If you walk down to the Grantham Community Garden’s lower plot across from the rec fields, you probably won’t notice anything out of the ordinary. It looks like your standard garden with rows of vegetables, some chickens and an overwhelming sense of quiet. But the two wooden boxes set back by a line of trees are deceiving. They’re the loudest part of the garden, and when you move closer, you start to hear it – the sound of over 100,000 honeybees.
On April 15, three pounds of bees arrived on campus. That’s about 12,000 live adult workers plus one queen. But the real planning began months, even a year, before the bees made their way on campus.
Director of Sustainability, Brandon Hoover says the idea came up before he was even hired.
“In the interview, I was having dinner with the students, and they asked, ‘What do you know about bees and is that something that we should do here?” And at that point I knew that the students were interested,” he says.
One of those students was recent graduate and sustainability studies major Anna McKay. McKay researched beekeeping as part of her senior project. She looked at different types of hives, the necessary tools and the cost involved with bringing bees to campus.
Hoover, McKay and other students built the bee boxes and frames for the hive ahead of time. Once the bees came, they brought them to the garden, installed them and surprisingly, let them go.
“You’re just supposed to leave them to establish a home,” Hoover explains. “Then we came back and checked to make sure they were building, to make sure the queen was laying, and sure enough, she was doing both. Everything was going according to plan.”
Today the plan is in full motion as the bees are thriving – producing both honey and more bees.
“We have well over 100,000 bees in that hive now,” Hoover says. “There’s 10’s of thousands of bees.”
How do you take care of them? (And not get stung)
The bees are loud and territorial. Hoover and his students don protective equipment and use a smoker to keep the bees from stinging. They use a hive tool to go through and check the hive.
“What we were checking on today was ensuring that the queen was laying properly, that they were starting to collect and store honey, which they were, and that they were building on new frames,” Hoover says.
Good building, good laying and good honey collection are three important aspects of beekeeping. Hoover checks this by pulling out and examining 3-5 frames in a box per day. He looks for brood – basically, baby bee eggs – and honeycomb.
“There’s ten frames in each box,” Hoover says. “If you pull out 3-5 you can look at those and you can kind of peek in and see what the other hives are doing. The top box, the new box had more honey in it, and the brood box was on the bottom, and that’s pretty standard what you’ll see in a hive.”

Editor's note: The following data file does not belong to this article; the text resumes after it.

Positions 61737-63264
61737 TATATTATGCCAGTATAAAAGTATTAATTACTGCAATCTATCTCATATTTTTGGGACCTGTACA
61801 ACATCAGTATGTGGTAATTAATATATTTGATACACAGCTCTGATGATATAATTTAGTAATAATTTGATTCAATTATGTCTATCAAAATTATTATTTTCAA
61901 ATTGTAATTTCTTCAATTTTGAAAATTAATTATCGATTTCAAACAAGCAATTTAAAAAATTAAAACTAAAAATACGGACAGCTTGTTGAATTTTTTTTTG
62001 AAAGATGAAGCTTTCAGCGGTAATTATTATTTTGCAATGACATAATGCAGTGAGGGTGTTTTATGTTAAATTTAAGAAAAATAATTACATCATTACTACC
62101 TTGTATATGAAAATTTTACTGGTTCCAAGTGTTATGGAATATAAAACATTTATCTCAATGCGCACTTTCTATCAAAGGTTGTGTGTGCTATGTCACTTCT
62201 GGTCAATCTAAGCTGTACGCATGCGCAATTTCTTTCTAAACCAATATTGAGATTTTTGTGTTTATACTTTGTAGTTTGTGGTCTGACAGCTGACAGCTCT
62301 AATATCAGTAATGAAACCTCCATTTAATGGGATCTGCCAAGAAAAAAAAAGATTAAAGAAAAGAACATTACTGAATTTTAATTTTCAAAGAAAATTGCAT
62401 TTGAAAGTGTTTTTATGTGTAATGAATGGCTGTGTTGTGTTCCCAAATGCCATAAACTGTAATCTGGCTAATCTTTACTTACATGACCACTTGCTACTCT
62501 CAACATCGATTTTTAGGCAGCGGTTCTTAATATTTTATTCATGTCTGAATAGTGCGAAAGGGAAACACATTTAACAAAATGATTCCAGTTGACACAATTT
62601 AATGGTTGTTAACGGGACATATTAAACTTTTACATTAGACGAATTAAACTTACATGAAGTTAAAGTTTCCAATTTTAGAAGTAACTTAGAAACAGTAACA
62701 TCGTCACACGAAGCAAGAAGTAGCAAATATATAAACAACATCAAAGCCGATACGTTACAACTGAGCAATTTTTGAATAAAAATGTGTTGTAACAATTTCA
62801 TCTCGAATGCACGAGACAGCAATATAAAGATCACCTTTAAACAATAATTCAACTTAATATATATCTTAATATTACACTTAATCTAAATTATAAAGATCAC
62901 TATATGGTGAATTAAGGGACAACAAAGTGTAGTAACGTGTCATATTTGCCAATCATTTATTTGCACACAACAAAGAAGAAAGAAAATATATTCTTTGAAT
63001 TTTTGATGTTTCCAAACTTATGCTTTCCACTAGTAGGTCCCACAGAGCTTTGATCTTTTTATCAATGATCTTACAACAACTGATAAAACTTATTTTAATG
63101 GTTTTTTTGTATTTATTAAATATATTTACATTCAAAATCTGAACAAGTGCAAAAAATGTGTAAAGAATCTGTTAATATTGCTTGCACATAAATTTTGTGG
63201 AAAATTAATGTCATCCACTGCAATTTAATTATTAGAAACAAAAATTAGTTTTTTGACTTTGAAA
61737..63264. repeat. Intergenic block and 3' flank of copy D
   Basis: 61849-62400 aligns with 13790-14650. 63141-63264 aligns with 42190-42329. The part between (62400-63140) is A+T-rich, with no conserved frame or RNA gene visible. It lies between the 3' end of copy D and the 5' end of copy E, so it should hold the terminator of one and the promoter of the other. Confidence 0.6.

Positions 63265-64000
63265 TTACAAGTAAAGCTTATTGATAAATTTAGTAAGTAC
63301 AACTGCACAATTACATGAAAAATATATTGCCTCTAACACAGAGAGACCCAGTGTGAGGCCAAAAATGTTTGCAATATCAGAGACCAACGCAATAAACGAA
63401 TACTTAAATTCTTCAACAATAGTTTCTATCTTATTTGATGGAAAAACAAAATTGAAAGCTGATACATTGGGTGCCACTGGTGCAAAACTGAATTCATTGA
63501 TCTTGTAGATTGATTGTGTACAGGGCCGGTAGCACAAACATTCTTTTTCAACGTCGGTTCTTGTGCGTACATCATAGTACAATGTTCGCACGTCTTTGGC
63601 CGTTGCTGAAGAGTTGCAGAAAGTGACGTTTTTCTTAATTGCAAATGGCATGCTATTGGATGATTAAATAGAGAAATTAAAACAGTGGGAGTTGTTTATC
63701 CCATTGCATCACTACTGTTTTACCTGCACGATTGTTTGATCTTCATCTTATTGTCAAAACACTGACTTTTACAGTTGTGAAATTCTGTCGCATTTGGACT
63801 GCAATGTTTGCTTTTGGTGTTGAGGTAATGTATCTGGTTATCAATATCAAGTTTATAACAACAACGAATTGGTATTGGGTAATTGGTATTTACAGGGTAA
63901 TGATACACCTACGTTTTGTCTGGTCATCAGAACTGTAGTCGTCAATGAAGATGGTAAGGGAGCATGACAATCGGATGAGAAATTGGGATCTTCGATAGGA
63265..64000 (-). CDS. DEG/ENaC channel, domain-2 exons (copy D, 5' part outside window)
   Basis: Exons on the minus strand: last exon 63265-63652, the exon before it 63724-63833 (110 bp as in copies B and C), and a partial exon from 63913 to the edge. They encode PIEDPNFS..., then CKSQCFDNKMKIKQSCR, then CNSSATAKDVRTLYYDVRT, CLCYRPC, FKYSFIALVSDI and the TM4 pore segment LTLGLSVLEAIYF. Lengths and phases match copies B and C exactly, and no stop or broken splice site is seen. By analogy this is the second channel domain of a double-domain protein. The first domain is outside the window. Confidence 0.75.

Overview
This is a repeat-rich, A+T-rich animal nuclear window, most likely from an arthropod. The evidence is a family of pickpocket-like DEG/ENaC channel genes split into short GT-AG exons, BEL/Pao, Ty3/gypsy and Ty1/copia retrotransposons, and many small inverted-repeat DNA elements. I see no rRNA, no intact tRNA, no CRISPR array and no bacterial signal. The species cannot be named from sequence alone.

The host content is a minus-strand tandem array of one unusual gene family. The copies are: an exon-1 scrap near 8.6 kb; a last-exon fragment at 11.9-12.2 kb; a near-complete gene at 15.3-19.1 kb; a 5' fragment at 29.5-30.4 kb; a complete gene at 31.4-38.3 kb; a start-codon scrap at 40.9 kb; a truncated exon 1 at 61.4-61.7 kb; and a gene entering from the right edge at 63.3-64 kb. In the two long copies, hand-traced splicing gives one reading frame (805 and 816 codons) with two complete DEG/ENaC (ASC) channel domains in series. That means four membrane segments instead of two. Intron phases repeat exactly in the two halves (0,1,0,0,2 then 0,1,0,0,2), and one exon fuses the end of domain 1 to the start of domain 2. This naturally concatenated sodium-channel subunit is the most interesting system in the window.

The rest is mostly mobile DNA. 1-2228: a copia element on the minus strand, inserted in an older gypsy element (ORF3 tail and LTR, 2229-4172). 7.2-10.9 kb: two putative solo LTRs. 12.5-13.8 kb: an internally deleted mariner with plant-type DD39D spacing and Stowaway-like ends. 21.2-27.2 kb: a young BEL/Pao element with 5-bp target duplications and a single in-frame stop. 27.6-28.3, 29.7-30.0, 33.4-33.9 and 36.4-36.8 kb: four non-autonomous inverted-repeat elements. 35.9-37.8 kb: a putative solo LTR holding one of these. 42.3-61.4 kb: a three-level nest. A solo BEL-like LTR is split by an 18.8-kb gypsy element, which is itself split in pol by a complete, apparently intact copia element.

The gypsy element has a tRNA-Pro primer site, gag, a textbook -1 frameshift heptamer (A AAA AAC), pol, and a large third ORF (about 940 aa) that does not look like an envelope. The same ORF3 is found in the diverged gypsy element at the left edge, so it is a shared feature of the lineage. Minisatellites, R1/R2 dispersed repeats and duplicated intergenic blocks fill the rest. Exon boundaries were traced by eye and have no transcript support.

Since the bees are new to campus, Hoover says they’re more concentrated on establishing a brood than producing honey.
“They’ve focused so much of their attention on establishing that hive, building it up and a hive that would have survived the winter that had comb already built, you would get a lot more honey from a hive that had been established over winter,” he says.
Although he’s not as optimistic about honey production, he is very hopeful about the bees surviving through the winter. During the winter, the hive contracts as female worker bees kick out the surviving male drones for fewer mouths to feed. While a bee’s life cycle in the summer is only a few weeks long, they can survive the whole winter.
“In the spring, most of them will die off after the queen starts laying again so in the spring, you don’t order new bees to repopulate if the hive survives, they typically will repopulate themselves, and you get back up to you know a few boxes,” Hoover says. “So it’s an ebb and flow.”
What’s all this news about bees dying?
In a perfect world, this ebb and flow would allow bees to lay dormant in the winter and stay plentiful in the summer. However, that’s not always the case.
Varroa mites and Colony Collapse Disorder (CCD) are two separate, but key causes of the honeybee’s startling decline. Hoover describes varroa mites as “little bloodsucking creatures.” They’re parasites – a specific parasite only found on bees.
Although varroa mites have been around for centuries, factors weakening the honeybee’s immune system have served to strengthen varroa mites. Hoover lists two large factors: habitat loss and the spraying of pesticides.
“Habitat loss is due to large-scale monoculture of soybeans or corn, but it also is a result of increased housing development and large-scale suburbanization,” Hoover says. “So habitat loss is two-fold and is being experienced across the country. And the spraying of pesticides on top of that, I think, has weakened the bee population to the point where it’s a concern.”